Astronomy & Astrophysics Seminar: Non-Equilibrium Ionization in Galactic Bubbles and Winds
Sarkar Kartick, HUJI & TAU
Supernovae-driven bubbles and winds form a major part of the feedback mechanism that controls the flow of baryonic matter in galaxies. Observational estimates of the momentum deposition by supernovae, and mass and energy outflow in galactic winds depend on theoretical modeling of the emission/absorption properties of these systems. Such emission/absorption properties are highly dependent on the ionization state of the plasma which is often assumed to be in equilibrium. The assumption, however, becomes invalid for rapidly evolving plasma. In the talk, I will describe our recent efforts to model some of these systems by considering a self-consistent non-equilibrium ionization network and frequency-dependent radiative transport physics. I will show how the addition of the new physics changes our basic understanding of these systems and what it implies for the observations.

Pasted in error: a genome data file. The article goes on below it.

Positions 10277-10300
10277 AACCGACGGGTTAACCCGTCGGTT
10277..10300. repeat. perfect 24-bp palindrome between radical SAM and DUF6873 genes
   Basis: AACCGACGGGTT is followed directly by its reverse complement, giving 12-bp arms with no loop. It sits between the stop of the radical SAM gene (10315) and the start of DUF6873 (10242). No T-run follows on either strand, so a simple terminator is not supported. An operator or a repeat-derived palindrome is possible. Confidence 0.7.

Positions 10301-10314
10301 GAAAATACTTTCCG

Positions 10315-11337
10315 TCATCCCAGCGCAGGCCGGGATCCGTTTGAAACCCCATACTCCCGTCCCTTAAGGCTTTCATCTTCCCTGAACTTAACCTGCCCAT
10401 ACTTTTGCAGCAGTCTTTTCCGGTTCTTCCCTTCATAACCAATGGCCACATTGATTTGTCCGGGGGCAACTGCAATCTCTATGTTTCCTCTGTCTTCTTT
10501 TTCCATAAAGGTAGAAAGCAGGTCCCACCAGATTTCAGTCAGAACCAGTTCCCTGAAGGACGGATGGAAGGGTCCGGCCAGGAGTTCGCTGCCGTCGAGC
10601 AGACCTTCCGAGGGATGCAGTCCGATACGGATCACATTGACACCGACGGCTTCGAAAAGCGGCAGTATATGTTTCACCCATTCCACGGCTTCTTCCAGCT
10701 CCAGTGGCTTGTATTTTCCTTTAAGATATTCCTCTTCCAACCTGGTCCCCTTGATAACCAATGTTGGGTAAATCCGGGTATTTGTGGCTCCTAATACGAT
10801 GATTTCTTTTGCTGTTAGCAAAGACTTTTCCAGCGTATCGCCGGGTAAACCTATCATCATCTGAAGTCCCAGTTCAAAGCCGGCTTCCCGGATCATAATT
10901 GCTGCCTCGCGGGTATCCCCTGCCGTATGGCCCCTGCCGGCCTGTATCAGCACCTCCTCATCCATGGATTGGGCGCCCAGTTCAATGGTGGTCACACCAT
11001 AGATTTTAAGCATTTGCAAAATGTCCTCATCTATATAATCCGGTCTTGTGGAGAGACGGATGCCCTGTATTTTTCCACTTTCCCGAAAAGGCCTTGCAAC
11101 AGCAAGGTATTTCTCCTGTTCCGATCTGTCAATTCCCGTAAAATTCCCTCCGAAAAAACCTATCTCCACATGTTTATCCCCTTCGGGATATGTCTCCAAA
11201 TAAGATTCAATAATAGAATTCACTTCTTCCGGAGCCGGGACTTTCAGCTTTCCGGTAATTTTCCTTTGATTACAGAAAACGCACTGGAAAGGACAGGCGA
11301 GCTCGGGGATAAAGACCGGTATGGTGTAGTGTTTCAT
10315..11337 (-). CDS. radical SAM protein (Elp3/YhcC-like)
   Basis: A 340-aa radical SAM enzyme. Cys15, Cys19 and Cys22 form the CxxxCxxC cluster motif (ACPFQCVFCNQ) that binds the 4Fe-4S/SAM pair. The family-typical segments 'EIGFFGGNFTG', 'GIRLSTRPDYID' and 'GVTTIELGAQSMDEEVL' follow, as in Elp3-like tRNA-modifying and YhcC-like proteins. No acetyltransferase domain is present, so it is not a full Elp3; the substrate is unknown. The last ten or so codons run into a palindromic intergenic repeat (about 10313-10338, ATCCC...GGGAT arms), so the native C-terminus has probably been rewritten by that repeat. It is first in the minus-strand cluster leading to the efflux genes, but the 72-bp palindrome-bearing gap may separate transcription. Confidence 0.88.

Seminar Organizer: Dr. Iair Arcavi